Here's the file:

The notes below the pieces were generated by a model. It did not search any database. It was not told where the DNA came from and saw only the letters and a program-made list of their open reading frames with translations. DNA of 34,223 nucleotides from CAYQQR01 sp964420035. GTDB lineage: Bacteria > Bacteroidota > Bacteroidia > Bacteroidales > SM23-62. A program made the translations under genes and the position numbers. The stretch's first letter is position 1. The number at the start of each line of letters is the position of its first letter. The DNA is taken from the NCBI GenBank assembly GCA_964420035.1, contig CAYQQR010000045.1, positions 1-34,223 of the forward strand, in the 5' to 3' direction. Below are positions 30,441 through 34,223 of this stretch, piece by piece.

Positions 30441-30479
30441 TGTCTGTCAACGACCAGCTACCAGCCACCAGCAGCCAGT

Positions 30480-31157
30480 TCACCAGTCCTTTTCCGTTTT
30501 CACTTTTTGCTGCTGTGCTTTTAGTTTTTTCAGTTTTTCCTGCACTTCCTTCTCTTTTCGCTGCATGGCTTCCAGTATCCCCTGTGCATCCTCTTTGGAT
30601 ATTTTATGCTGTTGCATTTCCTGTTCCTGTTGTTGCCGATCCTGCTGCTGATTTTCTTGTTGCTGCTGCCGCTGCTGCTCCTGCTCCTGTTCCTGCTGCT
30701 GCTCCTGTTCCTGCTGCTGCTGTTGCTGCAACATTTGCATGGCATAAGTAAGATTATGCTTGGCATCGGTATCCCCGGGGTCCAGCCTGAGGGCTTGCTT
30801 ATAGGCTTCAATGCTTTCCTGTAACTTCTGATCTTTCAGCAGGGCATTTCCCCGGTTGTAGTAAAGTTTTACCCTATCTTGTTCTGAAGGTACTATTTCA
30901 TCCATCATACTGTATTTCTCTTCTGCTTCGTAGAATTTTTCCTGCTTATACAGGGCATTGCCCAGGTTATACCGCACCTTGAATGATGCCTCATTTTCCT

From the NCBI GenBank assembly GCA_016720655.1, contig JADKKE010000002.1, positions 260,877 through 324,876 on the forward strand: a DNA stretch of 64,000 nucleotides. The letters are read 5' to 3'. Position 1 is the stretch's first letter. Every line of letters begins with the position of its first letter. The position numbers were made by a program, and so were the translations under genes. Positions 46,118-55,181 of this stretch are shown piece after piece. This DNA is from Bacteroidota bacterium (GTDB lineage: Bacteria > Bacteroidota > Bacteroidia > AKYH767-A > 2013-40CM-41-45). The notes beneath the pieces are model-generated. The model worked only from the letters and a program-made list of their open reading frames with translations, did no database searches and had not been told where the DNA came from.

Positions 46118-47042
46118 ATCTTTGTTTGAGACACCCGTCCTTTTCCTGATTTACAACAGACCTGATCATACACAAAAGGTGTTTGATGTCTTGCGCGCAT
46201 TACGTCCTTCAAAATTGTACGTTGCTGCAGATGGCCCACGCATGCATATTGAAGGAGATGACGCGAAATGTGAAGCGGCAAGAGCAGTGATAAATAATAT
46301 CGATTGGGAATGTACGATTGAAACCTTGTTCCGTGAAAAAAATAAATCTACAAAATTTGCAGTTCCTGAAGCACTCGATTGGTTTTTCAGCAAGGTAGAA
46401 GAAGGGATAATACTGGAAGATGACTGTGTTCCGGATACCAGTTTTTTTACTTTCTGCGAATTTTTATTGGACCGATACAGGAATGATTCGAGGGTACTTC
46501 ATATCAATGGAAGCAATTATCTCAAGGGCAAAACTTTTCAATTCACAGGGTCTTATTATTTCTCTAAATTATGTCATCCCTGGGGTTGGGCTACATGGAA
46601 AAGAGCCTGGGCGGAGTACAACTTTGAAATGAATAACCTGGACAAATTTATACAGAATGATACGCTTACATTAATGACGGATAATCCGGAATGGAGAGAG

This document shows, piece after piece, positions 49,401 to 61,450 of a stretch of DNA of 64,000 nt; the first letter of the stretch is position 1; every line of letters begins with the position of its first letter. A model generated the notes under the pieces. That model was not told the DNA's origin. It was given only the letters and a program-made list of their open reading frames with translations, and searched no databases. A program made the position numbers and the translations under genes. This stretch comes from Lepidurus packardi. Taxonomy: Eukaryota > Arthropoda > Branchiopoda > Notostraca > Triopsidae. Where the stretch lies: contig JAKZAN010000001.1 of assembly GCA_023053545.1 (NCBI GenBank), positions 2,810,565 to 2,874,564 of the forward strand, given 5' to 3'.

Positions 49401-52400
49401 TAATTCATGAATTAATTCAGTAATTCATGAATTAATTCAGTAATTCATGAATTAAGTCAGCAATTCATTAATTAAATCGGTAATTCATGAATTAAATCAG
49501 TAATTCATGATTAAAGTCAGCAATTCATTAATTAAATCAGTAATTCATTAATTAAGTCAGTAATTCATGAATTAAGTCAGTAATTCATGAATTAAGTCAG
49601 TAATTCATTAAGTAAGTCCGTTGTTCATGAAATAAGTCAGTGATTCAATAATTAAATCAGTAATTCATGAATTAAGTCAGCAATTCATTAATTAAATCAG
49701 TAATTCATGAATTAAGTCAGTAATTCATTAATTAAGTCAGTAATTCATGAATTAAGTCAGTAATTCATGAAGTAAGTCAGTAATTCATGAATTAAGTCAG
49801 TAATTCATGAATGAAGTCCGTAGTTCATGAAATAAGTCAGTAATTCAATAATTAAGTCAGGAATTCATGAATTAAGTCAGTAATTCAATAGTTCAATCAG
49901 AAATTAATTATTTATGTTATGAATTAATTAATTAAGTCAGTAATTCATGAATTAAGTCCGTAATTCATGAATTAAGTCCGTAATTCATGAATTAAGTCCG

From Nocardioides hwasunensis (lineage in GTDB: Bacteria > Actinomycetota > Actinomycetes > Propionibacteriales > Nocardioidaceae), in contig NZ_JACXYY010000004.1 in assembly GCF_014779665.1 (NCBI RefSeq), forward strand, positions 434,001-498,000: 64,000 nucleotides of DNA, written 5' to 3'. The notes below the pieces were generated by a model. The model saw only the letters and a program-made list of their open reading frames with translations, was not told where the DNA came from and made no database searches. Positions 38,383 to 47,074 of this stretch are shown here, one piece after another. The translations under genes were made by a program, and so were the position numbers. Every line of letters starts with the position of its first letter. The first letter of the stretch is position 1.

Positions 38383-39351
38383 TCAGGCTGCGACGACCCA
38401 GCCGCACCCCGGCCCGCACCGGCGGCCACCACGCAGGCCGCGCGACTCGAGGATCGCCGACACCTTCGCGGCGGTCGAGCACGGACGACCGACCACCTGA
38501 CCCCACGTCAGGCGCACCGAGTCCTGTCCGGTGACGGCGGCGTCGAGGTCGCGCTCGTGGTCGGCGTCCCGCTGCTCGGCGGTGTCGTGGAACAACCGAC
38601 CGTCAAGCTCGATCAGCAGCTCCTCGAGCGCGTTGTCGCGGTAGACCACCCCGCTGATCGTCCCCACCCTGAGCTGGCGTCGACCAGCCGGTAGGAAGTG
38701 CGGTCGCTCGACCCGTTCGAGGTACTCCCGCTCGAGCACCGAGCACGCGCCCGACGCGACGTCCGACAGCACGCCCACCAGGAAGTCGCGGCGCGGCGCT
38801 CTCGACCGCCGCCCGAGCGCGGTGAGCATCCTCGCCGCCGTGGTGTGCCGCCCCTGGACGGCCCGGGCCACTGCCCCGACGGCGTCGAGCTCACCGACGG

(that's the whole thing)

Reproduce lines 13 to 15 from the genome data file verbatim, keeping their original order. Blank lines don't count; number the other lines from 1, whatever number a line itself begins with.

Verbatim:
46118 ATCTTTGTTTGAGACACCCGTCCTTTTCCTGATTTACAACAGACCTGATCATACACAAAAGGTGTTTGATGTCTTGCGCGCAT
46201 TACGTCCTTCAAAATTGTACGTTGCTGCAGATGGCCCACGCATGCATATTGAAGGAGATGACGCGAAATGTGAAGCGGCAAGAGCAGTGATAAATAATAT
46301 CGATTGGGAATGTACGATTGAAACCTTGTTCCGTGAAAAAAATAAATCTACAAAATTTGCAGTTCCTGAAGCACTCGATTGGTTTTTCAGCAAGGTAGAA